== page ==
What good is the warmth of summer, without the cold of winter to give it sweetness.
I really haven’t had anything to say recently. Well, don’t let that lull you into thinking I’ve been silent; far from it. But I just haven’t had anything interesting to contribute recently. Certainly nothing anyone would want to read about.
But I’m feeling much more inspired after some days of early summer sunshine (and quite warm some days too), extra hours of daylight giving rise to long evenings and remembering that I love photography again. The winter with its early wetness and later cold and lack of light wasn’t one for getting out very far and I just stopped carrying my camera routinely, so didn’t have anything to show you – I haven’t taken a photograph for weeks.
But I’ve made up for it recently. My husband recently bought me a pocket camera – I’d had one that simply proved too large for a pocket and we found one that was much more ‘fit-for-purpose’ and I’ve reawakened my enthusiasm for photography by getting to know it properly. Unfortunately I’ve not been outside the garden much recently, so my pool of subject matter is somewhat limited. But it has been a joy to have some flowers to photograph and consequently they’ve attracted some visitors too.
The large red damselfly (Pyrrhosoma nymphula) shown wasn’t photographed with the new camera, but with my DSLR with my close up set up – the speed of focus and subsequently taking the shot can sometimes only be achieved with a DSLR with skittish subject matter. It still wasn’t fast enough – or at least I wasn’t – a few days later when I realised I was looking at a large chubby dragonfly at rest on one of the canes in the garden. I had my camera in my hand at the time and as I raised it to try and get a shot, it spooked and flew straight out of the garden and I’ve not seen it again since.
I’d hardly touched the garden all winter and it was in dire need of a good sort out – it was looking positively scruffy and there seemed to be piles of dead leaves everywhere. I’d lost quite a few plants with the ‘Beast from the East’ cold snap we had – plants that had previously survived several winters. But that gave me the opportunity to refresh a few spots that were looking tired and treat myself to new things instead. Because my entire garden is in pots, they don’t have the protection of much ground around their roots, so I’m surprised that I haven’t lost more over previous winters.
But thankfully the glorious weather we’ve had recently allowed me get a good run at it. I think we’ve had more nice days already in 2018 than we had all of last summer – we’ve certainly eaten out in the garden more times already than we managed last year. I really hope it continues, it’s a joy to have a leisurely weekend breakfast al fresco!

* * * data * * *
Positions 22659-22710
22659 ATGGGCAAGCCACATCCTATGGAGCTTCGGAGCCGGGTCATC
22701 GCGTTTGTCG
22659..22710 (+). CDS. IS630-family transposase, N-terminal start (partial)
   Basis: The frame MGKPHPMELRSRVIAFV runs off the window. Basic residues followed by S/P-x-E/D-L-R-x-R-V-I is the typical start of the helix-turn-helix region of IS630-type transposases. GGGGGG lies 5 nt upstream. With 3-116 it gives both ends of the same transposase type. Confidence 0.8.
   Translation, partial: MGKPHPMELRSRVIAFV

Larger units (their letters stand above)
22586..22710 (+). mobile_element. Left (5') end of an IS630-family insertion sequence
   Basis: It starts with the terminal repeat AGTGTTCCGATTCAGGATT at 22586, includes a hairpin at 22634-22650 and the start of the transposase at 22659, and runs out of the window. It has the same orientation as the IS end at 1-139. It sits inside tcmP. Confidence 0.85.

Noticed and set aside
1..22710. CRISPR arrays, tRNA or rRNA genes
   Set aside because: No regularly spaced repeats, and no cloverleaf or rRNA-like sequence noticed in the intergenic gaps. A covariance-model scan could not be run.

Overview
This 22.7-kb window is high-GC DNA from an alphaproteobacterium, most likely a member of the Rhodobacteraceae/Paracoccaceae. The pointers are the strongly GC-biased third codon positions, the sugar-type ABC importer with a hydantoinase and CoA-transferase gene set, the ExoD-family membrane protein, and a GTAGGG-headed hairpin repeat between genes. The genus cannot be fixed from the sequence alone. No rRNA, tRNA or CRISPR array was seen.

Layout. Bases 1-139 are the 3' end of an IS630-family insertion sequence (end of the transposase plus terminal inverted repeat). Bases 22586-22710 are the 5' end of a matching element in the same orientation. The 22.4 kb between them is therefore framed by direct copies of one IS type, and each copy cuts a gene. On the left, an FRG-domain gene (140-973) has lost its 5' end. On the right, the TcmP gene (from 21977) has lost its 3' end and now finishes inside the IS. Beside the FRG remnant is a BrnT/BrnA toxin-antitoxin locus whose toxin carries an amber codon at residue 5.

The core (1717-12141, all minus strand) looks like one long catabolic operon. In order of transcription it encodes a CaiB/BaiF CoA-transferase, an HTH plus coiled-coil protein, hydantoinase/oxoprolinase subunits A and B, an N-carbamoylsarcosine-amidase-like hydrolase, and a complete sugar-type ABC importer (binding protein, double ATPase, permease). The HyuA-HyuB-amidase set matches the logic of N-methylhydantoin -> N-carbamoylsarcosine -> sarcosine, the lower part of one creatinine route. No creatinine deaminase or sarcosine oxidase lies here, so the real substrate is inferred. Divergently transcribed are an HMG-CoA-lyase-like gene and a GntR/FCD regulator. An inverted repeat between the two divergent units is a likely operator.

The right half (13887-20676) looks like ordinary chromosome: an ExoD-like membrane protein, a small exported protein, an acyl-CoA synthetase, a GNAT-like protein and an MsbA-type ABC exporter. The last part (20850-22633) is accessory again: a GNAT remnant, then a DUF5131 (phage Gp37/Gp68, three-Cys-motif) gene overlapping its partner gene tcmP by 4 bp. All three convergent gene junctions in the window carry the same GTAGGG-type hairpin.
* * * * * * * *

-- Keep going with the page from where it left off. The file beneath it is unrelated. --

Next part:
Testing the camera at full zoom:
We did escape for one evening out and a picnic – which resulted in wrestling bread and cheese inside the car as the wind was so severe it would have blown supper right down the valley. We do have a picnic rule; that if the wind is stiff enough to blow crisps off the plate, we eat inside and this certainly qualified. It was a favourite spot where we’ve spent many hours watching hares over the years, but last year we had hardly any sightings and I was worried that they were no longer resident in the area, so it was a real joy to watch them again. I saw three individuals in total. The one I photographed below got up to stretch at one point and did a large twisting leap into the air, something I’ve not seen them do before, other than when ‘boxing’.
I wanted to test the focus at distance with the new camera as it has a 30x zoom which is a 720mm equivalent focal length. It’s really frustrating to be chasing a squirrel up a tree or something and the camera failing to focus where you want. The hare shot below was a proper test in truly demanding conditions – late evening light (and through a car window) with wind blowing the grass about and an area of cow parsley in the foreground that periodically blew right in front of the scene and there was fencing and blowing reeds between me and the hare, yet the camera managed to lock and retain focus where I wanted it to and whilst some of the shots were dire for other reasons, in each case, the focus was at least on the hare. If you want to imagine the scenario, the landscape view to the right of the hare shot in the gallery is the scene – the bright green patch of grass just about in the centre of the frame is where she was and you can perhaps identify the wire fencing and patch of angled reeds. So you can see that it was a bit of a stretch for a camera that will slip into my shirt pocket.
I’ll pop my recent photographs into a gallery below, they have captions with them, should they be of any interest. I’ve enjoyed thinking about photographs again and tinkering with settings and getting to know a new camera. I’m hoping that we have a good summer and I can continue to bore you with flower and insect photos. I might even get out and about once in a while too.